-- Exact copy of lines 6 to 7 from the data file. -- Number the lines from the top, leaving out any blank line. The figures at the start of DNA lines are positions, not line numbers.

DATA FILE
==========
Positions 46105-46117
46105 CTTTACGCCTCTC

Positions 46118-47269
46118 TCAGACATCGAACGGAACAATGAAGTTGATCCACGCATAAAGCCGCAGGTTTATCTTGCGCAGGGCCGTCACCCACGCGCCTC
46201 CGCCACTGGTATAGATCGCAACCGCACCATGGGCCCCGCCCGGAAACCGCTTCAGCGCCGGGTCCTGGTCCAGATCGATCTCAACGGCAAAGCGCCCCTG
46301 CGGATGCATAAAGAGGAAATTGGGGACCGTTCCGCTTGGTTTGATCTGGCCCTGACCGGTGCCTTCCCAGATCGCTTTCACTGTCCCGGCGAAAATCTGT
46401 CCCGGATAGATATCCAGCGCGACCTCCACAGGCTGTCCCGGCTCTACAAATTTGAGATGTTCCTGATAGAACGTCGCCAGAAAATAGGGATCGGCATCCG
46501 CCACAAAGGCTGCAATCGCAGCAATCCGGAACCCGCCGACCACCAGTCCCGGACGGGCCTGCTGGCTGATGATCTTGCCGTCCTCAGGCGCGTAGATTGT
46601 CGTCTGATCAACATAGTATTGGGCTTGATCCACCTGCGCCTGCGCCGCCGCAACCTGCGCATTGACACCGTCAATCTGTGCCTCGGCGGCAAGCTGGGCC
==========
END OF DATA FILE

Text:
46301 CGGATGCATAAAGAGGAAATTGGGGACCGTTCCGCTTGGTTTGATCTGGCCCTGACCGGTGCCTTCCCAGATCGCTTTCACTGTCCCGGCGAAAATCTGT
46401 CCCGGATAGATATCCAGCGCGACCTCCACAGGCTGTCCCGGCTCTACAAATTTGAGATGTTCCTGATAGAACGTCGCCAGAAAATAGGGATCGGCATCCG